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Putting Apple Product Development into Perspective

Rick Tetzeli, co-author of Becoming Steve Jobs, interviewed Tim Cook, Eddy Cue, and Craig Federighi for an article about Apple’s approach to product development that was published by Fast Company yesterday. Tetzeli does an excellent job exploring critics’ ‘Apple is doomed’ refrain, putting it into historical context, and exploring what Apple’s long-term approach to product development might mean for the company’s future.

Apple often seems to be criticized for simultaneously doing too much and too little. The ‘Apple is doing too much’ criticism typically points to recent product misses as evidence that Apple has lost its focus under Tim Cook’s leadership and needs to return to its core products. But as Tetzeli points out, product failures at Apple are not a new phenomenon:

Indeed, the iPod, iPhone, and iPad—and the financial success they engendered—obscured the fact that Jobs oversaw almost as many flops as hits during Apple’s resurgence: the circular, nearly unusable mouse that came with the first iMac in 1997; 2001’s beautiful PowerMac G4 “Cube,” which was discontinued after one year; Rokr, a music phone Apple released with Motorola in 2005; the iTunes social recommendation network Ping, and many more.

The complaint that ’Apple is doing too little’ seems to come from fear that Apple is missing out on technologies announced by companies like, Google, Amazon, and Microsoft. But as Tim Cook explains:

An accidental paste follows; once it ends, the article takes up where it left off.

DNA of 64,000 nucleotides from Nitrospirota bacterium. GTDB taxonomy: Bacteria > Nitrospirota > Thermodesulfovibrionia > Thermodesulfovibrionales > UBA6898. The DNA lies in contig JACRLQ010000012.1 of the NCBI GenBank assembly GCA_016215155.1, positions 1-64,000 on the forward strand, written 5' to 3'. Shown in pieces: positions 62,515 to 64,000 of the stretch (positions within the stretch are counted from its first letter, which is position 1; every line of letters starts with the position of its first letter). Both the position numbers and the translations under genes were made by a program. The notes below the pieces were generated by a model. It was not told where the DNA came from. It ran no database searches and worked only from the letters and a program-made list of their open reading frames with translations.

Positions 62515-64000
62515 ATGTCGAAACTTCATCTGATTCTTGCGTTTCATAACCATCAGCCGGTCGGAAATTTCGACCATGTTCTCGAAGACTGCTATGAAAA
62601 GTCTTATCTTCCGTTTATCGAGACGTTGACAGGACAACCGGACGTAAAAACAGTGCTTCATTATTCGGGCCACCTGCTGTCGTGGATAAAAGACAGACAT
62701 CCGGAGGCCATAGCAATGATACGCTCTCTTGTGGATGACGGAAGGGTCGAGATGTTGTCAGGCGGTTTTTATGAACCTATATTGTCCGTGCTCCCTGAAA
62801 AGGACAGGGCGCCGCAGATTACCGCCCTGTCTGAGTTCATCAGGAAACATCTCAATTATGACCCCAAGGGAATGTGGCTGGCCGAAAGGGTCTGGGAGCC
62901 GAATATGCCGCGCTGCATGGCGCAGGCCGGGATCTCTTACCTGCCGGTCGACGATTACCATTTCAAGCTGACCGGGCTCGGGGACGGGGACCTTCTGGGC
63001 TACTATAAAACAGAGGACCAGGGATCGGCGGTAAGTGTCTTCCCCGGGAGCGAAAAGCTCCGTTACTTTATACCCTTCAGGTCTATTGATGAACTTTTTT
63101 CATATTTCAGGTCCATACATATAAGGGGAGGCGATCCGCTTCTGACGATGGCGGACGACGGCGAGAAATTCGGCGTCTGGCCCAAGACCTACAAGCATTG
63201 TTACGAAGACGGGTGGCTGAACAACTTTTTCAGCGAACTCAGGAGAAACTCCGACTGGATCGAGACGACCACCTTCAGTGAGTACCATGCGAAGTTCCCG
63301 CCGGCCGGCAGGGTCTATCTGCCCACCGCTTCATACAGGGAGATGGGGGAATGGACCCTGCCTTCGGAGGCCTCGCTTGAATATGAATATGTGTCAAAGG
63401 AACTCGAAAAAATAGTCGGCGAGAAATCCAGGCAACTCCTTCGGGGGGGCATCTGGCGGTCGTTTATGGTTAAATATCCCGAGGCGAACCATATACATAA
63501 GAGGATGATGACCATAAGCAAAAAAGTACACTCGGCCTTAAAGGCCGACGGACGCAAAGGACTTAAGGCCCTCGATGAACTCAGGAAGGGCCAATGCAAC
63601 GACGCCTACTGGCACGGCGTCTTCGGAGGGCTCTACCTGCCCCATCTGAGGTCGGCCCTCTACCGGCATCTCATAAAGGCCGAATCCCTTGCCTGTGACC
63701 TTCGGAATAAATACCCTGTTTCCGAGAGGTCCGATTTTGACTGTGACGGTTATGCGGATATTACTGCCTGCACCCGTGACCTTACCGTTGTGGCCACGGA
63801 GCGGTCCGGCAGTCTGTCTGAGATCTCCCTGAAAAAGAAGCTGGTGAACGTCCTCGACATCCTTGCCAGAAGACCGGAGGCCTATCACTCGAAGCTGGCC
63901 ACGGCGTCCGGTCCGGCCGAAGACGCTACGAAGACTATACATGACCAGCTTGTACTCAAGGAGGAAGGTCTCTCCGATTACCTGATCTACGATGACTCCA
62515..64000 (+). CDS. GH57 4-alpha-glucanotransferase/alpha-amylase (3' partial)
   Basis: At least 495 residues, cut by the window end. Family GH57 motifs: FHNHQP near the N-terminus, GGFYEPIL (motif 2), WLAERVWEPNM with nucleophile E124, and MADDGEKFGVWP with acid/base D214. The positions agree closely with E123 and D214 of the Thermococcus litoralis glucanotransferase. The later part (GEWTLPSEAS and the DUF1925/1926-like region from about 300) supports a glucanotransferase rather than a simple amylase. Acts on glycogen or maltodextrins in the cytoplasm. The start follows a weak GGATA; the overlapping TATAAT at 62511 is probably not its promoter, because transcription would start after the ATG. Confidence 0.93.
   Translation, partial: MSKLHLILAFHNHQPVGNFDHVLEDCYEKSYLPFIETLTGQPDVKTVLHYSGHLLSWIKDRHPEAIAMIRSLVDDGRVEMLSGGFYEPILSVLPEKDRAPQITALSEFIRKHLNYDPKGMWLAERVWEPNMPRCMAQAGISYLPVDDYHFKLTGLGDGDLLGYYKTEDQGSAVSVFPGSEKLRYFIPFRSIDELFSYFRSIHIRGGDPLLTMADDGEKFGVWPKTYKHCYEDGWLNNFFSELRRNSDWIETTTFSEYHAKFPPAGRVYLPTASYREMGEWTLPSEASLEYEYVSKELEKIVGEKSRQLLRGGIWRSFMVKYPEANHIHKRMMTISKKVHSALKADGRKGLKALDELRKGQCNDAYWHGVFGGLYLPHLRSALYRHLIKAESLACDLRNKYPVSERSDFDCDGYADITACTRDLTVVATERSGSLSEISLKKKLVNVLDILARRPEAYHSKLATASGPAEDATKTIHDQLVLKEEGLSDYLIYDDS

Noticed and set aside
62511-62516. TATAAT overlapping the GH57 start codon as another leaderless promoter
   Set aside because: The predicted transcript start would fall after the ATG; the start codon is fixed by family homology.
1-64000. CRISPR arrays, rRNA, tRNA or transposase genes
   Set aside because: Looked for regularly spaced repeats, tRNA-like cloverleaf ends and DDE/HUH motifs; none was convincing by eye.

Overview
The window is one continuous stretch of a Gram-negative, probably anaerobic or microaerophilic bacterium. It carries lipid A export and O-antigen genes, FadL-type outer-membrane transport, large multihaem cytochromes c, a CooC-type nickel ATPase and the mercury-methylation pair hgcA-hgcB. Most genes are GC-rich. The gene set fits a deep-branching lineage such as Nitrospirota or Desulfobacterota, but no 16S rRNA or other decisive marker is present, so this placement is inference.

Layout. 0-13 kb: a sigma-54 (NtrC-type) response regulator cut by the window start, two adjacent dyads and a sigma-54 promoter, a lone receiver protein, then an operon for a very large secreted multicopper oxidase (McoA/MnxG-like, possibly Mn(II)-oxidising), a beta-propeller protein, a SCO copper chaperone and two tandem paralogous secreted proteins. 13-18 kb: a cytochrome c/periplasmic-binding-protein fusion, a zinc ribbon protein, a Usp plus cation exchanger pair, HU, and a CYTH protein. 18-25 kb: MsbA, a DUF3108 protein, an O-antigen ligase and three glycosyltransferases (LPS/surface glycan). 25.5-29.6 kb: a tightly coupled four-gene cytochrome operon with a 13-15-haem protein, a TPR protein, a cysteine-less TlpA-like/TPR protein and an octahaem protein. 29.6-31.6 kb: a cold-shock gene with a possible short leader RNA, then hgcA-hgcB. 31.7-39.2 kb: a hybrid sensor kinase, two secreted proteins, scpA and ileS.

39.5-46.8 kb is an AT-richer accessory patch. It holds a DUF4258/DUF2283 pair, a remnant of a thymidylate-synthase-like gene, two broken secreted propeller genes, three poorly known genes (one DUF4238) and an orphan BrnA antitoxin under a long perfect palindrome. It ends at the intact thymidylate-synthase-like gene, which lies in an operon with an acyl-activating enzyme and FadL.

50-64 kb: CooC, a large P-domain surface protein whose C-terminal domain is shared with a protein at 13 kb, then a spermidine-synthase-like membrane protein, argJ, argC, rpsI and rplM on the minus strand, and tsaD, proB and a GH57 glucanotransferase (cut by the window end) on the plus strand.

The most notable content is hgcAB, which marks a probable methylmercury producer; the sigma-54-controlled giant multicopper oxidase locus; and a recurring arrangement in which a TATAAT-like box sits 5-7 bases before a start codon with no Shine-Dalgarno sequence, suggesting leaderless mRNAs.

“What tends to happen with Apple, not just today but in the 18 years I’ve been here,… is that invariably some people compare what we’re doing now to a vision or a product that somebody says they will create in the future.”

Apple’s approach is different. It doesn’t announce technologies; it announces products. As Tim Cook puts it:

“People like things they can do now, not just think about…. I’ve been thinking about The Jetsons since I was a kid. But occasionally you want The Jetsons to come to reality. That’s what Apple is so great at: Productizing things and bringing them to you, so you can be a part of it.”

Tetzeli concludes by looking at what the future may hold for Apple. Acknowledging that the iPhone may have been a once-in-a-lifetime product, Tetzeli makes the case that there are other large markets for Apple to conquer with this closing remark from Tim Cook about the health care industry:

“When you look at most of the solutions, whether it’s devices, or things coming up out of Big Pharma, first and foremost, they are done to get the reimbursement [from an insurance provider]. Not thinking about what helps the patient. So if you don’t care about reimbursement, which we have the privilege of doing, that may even make the smartphone market look small.”

Tim Cook’s perspective on health care is classic Apple. The company developed the Mac by building computers for people, not corporate IT departments. It’s not hard to see how Apple’s approach to PCs could play out similarly in the health care industry if it builds products that are patient-focused.